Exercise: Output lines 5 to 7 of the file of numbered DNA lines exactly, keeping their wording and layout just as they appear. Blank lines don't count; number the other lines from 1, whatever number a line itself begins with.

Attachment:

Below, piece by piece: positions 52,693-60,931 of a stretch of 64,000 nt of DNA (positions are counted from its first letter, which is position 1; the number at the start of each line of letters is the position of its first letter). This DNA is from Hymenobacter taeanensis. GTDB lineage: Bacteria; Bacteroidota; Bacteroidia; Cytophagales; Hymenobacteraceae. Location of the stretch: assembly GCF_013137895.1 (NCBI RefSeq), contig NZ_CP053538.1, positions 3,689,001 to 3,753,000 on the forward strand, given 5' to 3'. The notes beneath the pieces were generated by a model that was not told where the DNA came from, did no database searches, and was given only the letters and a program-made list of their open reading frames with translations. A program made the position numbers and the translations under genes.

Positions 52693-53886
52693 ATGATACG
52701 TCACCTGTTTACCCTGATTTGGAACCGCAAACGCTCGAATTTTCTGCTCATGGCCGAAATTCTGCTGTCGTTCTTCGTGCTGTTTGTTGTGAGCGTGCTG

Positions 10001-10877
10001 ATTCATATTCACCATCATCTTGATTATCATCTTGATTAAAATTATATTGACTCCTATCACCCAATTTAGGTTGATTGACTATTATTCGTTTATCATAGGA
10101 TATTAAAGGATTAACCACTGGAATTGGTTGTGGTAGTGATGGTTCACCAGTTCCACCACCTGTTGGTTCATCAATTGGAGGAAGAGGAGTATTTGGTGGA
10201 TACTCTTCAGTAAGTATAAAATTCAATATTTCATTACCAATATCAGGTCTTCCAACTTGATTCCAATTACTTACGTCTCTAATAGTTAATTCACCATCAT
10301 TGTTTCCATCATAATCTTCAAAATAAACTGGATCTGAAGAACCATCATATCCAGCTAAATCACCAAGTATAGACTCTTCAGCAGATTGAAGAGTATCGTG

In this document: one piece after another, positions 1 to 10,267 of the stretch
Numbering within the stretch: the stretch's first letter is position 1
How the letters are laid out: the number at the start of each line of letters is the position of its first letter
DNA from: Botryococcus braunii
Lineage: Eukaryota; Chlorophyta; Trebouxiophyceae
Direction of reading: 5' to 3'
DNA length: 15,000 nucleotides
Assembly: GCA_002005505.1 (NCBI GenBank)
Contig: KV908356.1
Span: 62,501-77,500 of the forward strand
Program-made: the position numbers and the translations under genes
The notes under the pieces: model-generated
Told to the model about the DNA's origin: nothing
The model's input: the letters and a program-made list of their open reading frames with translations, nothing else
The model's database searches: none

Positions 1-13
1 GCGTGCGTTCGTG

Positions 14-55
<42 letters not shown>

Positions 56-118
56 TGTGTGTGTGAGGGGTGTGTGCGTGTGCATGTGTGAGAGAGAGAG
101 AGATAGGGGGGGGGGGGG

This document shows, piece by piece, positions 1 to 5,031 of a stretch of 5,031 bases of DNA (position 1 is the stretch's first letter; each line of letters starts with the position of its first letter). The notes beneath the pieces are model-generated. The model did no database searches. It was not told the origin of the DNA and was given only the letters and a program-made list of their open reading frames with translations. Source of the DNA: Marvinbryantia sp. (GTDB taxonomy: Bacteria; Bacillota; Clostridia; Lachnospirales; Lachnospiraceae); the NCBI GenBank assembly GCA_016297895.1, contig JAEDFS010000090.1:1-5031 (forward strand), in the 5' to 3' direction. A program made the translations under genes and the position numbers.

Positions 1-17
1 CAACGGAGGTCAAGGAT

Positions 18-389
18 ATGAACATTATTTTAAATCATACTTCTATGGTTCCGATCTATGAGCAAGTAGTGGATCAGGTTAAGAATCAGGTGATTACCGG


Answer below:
Positions 10001-10877
10001 ATTCATATTCACCATCATCTTGATTATCATCTTGATTAAAATTATATTGACTCCTATCACCCAATTTAGGTTGATTGACTATTATTCGTTTATCATAGGA
10101 TATTAAAGGATTAACCACTGGAATTGGTTGTGGTAGTGATGGTTCACCAGTTCCACCACCTGTTGGTTCATCAATTGGAGGAAGAGGAGTATTTGGTGGA